Dependent on convenience…..
Back in late October there was a story about the grocery store in Kenmare that had to shut down for the first time in at least 42 years because of burned out circuits in a printer that shorted out two cash registers.
By Marvin Baker
Some people suggested why not have the customers make cash transactions? Why not get a battery operated calculator to add up merchandise totals?
That’s easier said than done because when those computer boards short circuited, they locked everything up.
So just imagine that for a moment. What happens when we can’t use computers such as during a power outage, a blown circuit breaker or worse yet, a fire?
In the newspaper business, we’ve been hit with lightning that knocks out power, then what do we do? We are dependent on computers to produce our next edition. What do we do, sit around and twiddle our thumbs until the power comes back on?
This kind of thing can happen in a bank, a military supply room, a school, radio stations, medical facilities, salmon canneries, Boys Scout Troops and even bakeries.
You name it, we are so dependent on computers that we’ve gotten to a point that we don’t know how to act if we don’t have them.
Hospitals have generators to back up their power needs should the city go dark. If you’re out for a meal at a good restaurant, chances are the chef can build a meal from memory and serve that meal by candlelight. But how do you fill your gas tank when there is no electricity? And what does the power company do when the power goes out?
Back in the mid ‘80s when the Soviet threat was still very real, all of us in the U.S. military learned about electromagnetic pulse, which is essentially a man-made lightning strike designed to disable the enemy from moving.
About that same time, there was a lieutenant colonel in the North Dakota National Guard who insisted this “new” tool, called a fax machine, was going to save the Army. Let’s assume then that the Soviet Union launches an electromagnetic pulse. The fax machine would be useless because for a time electricity is neutralized. Unless messages are physically received, that new machine is nothing more than a large, expensive, camouflaged desk ornament.
If you talk to statistical analysts, they will tell you that not every household in the United States has a computer. That’s true. In fact there are more people than you think without computers.
Sixteen-percent of American households don’t have computers and 27 percent don’t have broadband Internet.
If something bizarre happens where computers are knocked out for any length of time, those are the people who you want to cozy up to because they aren’t so dependent on this wonderful technology… when it works.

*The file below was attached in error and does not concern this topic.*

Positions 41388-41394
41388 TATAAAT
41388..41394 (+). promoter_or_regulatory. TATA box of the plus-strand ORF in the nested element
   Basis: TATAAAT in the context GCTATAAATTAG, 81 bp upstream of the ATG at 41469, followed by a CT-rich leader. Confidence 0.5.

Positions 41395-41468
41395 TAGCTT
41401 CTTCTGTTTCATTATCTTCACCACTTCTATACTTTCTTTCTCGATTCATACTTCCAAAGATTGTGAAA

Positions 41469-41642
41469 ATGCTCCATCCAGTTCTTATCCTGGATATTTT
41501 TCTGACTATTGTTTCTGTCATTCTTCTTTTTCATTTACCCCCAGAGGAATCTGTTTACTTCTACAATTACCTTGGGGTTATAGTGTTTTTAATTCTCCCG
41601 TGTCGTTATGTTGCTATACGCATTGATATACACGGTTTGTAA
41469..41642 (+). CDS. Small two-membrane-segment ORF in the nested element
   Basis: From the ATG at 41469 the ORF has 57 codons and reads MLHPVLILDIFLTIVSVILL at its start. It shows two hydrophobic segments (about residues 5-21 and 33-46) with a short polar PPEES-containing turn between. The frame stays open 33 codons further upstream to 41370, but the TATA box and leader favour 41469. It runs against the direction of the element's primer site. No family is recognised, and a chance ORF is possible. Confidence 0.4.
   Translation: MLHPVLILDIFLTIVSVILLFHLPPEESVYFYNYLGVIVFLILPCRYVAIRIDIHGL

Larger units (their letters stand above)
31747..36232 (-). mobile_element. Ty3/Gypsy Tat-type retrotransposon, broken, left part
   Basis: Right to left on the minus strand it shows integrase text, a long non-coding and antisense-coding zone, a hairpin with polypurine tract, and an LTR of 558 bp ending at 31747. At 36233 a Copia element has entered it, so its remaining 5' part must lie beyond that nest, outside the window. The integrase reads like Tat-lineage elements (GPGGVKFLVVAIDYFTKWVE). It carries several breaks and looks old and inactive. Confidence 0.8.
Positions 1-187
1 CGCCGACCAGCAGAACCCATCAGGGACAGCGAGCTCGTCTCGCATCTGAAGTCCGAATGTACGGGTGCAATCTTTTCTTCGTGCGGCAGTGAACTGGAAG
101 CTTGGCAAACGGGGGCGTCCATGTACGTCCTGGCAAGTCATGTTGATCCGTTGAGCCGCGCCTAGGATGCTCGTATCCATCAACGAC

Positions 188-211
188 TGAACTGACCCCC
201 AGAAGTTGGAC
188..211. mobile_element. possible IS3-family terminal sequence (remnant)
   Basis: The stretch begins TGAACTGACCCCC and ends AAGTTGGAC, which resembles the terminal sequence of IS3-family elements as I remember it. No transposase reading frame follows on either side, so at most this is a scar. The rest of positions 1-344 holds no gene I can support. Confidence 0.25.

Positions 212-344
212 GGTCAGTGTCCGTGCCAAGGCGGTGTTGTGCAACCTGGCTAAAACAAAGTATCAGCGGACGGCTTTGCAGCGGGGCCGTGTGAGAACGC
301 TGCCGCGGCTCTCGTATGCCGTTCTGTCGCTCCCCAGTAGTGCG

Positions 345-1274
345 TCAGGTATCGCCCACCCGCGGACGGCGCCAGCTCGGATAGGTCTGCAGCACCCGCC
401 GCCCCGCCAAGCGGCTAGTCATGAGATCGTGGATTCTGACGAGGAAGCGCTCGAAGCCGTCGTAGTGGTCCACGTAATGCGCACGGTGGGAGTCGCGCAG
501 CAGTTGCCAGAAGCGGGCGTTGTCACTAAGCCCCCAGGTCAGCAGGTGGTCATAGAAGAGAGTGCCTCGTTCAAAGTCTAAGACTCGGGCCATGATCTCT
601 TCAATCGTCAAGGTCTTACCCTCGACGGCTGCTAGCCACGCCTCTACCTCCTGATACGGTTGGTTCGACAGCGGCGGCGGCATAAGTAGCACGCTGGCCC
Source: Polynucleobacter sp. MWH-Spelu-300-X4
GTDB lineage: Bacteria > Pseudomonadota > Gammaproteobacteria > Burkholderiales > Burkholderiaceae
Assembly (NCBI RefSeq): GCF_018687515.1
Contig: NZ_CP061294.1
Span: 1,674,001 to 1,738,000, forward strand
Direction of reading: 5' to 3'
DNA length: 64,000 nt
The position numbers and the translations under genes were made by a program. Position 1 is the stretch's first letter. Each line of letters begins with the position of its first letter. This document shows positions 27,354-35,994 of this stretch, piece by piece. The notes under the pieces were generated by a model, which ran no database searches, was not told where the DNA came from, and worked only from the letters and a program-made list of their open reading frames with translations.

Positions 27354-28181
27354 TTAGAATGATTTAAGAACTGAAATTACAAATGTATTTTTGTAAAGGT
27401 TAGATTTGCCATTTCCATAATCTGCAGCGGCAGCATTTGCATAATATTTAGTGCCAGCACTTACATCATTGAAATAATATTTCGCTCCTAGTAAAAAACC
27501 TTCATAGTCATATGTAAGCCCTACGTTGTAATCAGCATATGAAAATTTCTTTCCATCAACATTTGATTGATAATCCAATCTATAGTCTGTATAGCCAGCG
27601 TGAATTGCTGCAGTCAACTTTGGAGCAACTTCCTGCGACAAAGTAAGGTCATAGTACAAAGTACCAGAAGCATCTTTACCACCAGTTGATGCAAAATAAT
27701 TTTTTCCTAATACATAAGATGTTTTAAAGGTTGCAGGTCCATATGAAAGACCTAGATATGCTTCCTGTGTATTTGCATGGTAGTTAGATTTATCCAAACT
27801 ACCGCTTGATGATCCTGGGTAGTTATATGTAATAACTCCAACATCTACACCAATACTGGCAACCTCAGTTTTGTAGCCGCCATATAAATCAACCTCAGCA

We’ve just become too dependent on modern technology simply because it’s convenient. We all want life to be easier, who wouldn’t, but if we lost computer technology, the United States would most likely fall into anarchy.
Talking from experience, pagination has changed the entire dynamic of how newspapers are produced.
There’s no more cut and wax. There’s no more border tape for ads and photographs, and we don’t have to “eyeball” uneven columns.
There aren’t a lot of newspapers that have dark rooms any longer nor any of the old equipment. It’s all been replaced and destroyed. So how could we produce a newspaper if we didn’t have electricity to paginate the pages?
We would be lost. The grocery store would be lost. The Army supply room wouldn’t be issuing anything because the computers are down.
Communications hasn’t even been touched yet, other than radio stations being dependent on computers.
Here in this golden age of wireless, we depend on our mobile phones to communicate by bouncing a signal off the nearest cellular tower.
Even more intense is how much communication in this nation is carried out through satellites. How do you think a morning news anchor can be sitting at a desk in New York talking to a reporter in Yemen, and they are having a conversation as if they were next to each other?
It’s via satellite, and that has changed how TV functions and in some cases the Internet, too.
But again, if there isn’t any power, there isn’t any communication unless you know how to send up smoke signals.
It’s something to think about.